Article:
Other items are as classic as they are necessary - sword, bombs, and boomerang are used on enemies and the best puzzles or bosses. There are some new weapons, but I'm going to let you discover those on your own. I can, however, say that one of the new weapons is amazing fun to use, while another one is mostly frustrating.
Speaking of frustration. In the predecessor The Legend of Zelda: Phantom Hourglass, the most annoying thing was undoubtedly the Temple of the Ocean King. Extremely repetitive and filled with phantoms it was a place we return to and suffer through trial and error. There is a similar place in Spirit Tracks called The Tower of Spirits, but there is no need to worry. It's not the same frustrating and repetitive experience. On the contrary this tower is one of the stronger points of Spirit Tracks.
You advance a few levels at a time and outsmart the phantoms with the help of Zelda who can possess them. Zelda is given different abilities depending on the type of phantom gear you "hi-jack", she can do things like carrying Link on her shield, turn herself into a wrecking ball, and light up dark passages with a torch. The higher the level in the tower, the higher the demands are on your ability to multi task and your reactions as you switch between Link and Zelda. Good news for those of us who have found some temples a bit on the easy side, and it is nice to see Zelda have a more active role for once.
The controls are logical and easily accessible, but much like the case was with Phantom Hourglass I sometimes miss the classic controls. It creates a distance of sorts not having to first walk over to the pot in order to break it rather than just tapping it. At times the controls also feels somewhat imprecise when the game thinks that I'm poking at one enemy while in reality I'm trying to poke another one. Frustrating when you don't have much life left.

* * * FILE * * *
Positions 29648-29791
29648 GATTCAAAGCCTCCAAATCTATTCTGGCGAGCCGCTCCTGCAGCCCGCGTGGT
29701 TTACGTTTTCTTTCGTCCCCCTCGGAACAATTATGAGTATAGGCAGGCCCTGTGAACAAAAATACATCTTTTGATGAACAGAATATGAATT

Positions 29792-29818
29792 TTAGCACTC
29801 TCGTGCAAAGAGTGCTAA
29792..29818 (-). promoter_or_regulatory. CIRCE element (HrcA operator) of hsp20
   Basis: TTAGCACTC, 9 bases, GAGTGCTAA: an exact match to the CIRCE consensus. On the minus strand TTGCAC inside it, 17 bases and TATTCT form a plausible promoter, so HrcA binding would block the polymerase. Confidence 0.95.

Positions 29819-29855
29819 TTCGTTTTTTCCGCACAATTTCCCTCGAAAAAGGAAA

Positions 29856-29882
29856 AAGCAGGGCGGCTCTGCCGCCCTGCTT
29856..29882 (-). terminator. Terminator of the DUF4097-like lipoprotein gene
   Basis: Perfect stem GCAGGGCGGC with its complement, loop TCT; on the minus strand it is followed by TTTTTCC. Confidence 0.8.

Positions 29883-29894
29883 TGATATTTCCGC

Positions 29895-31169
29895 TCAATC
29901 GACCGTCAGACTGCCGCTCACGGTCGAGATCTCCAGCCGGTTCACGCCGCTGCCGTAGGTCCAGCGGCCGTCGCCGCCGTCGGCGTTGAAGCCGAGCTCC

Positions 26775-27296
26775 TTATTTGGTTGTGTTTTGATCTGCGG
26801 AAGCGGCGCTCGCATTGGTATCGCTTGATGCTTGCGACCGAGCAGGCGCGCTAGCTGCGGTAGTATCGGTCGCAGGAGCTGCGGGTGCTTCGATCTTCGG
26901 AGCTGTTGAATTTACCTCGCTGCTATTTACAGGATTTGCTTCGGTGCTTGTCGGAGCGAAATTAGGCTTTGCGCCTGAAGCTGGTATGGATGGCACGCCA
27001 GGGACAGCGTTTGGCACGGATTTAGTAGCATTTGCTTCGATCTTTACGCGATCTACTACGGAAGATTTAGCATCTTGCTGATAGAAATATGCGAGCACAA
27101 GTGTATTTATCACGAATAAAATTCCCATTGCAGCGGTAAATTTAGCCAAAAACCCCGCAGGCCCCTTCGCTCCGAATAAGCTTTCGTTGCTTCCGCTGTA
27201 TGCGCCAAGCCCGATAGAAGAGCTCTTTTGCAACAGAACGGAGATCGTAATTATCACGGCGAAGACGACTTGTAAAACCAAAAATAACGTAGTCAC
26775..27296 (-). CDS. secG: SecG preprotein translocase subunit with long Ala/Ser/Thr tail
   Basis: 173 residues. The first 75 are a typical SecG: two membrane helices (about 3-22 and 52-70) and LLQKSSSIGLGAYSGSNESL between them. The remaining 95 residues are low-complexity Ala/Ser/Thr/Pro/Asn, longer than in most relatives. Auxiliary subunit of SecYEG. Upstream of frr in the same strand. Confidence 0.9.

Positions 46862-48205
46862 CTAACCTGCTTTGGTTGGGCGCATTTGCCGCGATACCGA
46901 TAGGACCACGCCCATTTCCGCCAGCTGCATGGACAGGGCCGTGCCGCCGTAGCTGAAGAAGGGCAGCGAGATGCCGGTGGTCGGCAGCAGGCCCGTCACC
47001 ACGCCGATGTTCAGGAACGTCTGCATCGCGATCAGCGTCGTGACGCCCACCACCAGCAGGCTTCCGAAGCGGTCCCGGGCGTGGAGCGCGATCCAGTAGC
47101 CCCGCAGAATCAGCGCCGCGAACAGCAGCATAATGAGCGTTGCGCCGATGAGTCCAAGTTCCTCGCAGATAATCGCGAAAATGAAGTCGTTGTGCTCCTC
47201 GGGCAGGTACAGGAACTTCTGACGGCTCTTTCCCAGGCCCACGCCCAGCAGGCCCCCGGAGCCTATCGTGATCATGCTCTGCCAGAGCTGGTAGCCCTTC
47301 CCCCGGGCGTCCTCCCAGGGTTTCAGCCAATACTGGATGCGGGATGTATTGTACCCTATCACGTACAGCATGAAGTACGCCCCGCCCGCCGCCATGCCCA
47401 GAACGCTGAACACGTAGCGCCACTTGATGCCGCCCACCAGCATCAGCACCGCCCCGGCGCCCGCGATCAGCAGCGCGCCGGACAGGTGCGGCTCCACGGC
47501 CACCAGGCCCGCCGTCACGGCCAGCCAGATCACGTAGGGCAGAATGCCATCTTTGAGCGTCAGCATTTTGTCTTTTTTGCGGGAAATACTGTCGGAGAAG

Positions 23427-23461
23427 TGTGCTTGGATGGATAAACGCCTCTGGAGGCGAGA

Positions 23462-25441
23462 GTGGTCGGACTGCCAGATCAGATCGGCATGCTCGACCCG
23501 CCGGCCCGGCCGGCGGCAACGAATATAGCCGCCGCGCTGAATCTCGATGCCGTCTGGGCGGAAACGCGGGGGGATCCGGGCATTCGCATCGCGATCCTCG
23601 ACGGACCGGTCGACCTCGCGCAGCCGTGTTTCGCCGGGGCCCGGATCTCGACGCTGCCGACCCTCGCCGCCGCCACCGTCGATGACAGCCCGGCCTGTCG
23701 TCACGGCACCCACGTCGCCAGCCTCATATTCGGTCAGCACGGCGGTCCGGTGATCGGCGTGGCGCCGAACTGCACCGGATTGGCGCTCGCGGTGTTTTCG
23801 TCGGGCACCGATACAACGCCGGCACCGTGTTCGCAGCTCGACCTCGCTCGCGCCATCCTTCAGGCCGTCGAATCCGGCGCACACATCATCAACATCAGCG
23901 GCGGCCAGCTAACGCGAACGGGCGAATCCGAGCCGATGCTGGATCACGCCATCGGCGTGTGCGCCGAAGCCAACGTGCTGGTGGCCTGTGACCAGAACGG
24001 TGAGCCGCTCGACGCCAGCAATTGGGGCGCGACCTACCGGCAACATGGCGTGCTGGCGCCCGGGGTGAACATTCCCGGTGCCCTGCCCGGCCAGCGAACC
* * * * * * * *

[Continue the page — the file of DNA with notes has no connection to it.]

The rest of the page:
If you were to grow weary of the adventure (no likely to happen until you finish it) there is Battle Mode. Up to four players can battle it out as long as one player owns the game. The aim is to collect crystals, while preventing your opponents from doing the same. At your disposal you have bombs, traps and phantoms. I grew bored of it rather quickly, and I don't think you're likely to spend much time on it either. It made me think of the old Four Swords Adventures on Gamecube, but sadly it's not up to that standard.
Before I finish the review I must mention the music, something we have grown accustomed to praising in every new Zelda title that comes along. It is rather telling that people had created Youtube clips of themselves performing the intro music from Spirit Tracks months prior to the release of the game. Once again the music consists of familiar themes in new and interesting variations. Spirit Tracks is made up of a spoonful of Latin rhythms, some Western, a great deal of Zelda and soothing sound of steam train rolling along its tracks. The same high quality is also apparent in the sound effects.
As I reach the end station with Link and I watched the credits roll by I feel very happy with this little adventure. It is easy to forget that this is actually a portable game. That a small cartridge can contain all of this is mindblowing. Ever since Link's Awakening the portable Zelda games have been an excellent addition as we await the new chapters of the main saga on stationary consoles and Spirit Tracks is no exception. An excellent game that you should play every time you go somewhere by train!